I think I mentioned zip lines in passing, but didn’t really describe the experience. It was good to find a place that would allow us to bring kids as young and small as ours, and especially Soren. Some had age restrictions, and some had weight restrictions. They said that Soren and Ronin would need to go tandem, each with a guide, for all of the zip lines, because they just weren’t heavy enough. Claire was a little bigger, but I thought she might be more nervous about the whole experience. She was asking about what would happen if she didn’t make it across. Soren jumped right up and volunteered to go first at the first line. Surprisingly, there was no one with him, but he zipped right on over without a problem. Ronin went second, Claire went third. They all loved it.
In between the zip lines there were amazing botanic gardens and breathtaking views. We saw a couple of wild pigs. We got to taste ginger flowers and smell wild sarsaparilla. There was one other family with us on this expedition, and they let our eager children go first every time, saying they weren’t in any rush and didn’t mind hanging back. I had my phone with me and it automatically made me a little movie of the day which turned out to be better than anything I could cobble together in a rush.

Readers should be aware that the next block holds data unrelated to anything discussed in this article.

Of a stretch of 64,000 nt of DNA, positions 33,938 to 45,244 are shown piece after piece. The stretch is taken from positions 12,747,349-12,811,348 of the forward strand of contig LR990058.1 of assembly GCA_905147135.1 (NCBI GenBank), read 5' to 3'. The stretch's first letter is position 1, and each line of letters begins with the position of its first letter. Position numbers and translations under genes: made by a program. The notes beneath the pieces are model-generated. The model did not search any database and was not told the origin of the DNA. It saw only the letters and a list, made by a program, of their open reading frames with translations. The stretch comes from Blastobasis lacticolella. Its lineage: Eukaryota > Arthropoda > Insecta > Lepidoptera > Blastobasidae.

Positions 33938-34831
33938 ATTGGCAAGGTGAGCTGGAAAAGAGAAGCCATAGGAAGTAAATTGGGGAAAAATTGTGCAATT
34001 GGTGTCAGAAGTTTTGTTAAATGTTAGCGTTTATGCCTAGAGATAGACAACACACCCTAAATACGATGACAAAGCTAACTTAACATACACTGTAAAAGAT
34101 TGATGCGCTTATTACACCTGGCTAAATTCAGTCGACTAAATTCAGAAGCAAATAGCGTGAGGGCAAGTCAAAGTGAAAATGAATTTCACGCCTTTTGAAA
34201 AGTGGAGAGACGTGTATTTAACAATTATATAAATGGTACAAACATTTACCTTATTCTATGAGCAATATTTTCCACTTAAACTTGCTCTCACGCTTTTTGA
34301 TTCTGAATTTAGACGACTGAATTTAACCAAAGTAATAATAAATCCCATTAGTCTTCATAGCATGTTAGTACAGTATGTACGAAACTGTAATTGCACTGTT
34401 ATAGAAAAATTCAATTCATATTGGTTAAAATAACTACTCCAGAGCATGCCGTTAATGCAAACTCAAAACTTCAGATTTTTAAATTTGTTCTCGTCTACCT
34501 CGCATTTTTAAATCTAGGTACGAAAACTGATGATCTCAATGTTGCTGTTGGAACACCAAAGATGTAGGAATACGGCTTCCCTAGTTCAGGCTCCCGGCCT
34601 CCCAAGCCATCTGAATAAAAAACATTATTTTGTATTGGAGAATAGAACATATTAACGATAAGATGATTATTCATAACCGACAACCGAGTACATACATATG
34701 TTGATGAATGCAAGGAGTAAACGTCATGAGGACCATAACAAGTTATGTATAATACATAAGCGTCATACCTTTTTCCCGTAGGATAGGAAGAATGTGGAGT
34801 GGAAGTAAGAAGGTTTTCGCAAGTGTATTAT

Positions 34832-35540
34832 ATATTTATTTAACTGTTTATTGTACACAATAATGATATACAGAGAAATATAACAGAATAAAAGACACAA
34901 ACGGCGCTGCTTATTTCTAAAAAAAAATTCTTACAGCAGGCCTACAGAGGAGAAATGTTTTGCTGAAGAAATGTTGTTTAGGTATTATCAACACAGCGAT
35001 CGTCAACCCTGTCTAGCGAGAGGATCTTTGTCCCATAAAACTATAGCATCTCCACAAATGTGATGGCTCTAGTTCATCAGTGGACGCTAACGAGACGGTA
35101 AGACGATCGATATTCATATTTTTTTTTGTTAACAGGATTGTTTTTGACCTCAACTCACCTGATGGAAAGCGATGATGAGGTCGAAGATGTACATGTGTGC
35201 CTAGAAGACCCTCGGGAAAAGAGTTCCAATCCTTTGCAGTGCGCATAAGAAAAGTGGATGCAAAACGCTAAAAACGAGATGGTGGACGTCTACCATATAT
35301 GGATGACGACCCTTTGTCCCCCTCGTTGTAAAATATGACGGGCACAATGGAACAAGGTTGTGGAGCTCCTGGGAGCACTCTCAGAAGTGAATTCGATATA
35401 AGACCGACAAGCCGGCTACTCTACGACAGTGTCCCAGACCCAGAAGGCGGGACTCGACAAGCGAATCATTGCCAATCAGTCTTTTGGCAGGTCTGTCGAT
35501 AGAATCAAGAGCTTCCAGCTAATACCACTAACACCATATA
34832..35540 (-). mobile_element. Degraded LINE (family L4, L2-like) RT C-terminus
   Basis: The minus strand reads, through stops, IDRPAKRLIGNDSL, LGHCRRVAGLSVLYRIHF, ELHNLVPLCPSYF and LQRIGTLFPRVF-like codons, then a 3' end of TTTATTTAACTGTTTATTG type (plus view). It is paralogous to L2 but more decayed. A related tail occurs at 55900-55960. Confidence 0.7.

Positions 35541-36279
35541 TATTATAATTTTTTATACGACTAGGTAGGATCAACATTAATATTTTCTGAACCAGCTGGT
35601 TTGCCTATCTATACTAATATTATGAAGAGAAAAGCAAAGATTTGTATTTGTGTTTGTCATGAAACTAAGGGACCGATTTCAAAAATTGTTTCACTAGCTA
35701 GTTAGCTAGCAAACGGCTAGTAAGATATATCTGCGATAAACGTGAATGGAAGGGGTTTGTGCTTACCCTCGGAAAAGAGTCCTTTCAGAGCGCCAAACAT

Claire’s worst fear came to pass. You can see a bit of it in the above video. On one of the longest lines, over a ravine filled with trees and blooms, Claire zoomed across, then slowed, then rolled back toward the middle of the line and stayed there. We shouted at her to just wait and someone would come to get her. The guide at the far side retrieved her, hand over hand, but it seemed to take a long time. By the time we got to her, we didn’t know how she would be feeling. We asked if everyone was jealous because she got so much more time enjoying the great view. She laughed and said she was enjoying the view the whole time she was stuck out there.
Ronin at the Waipi’o Valley overlook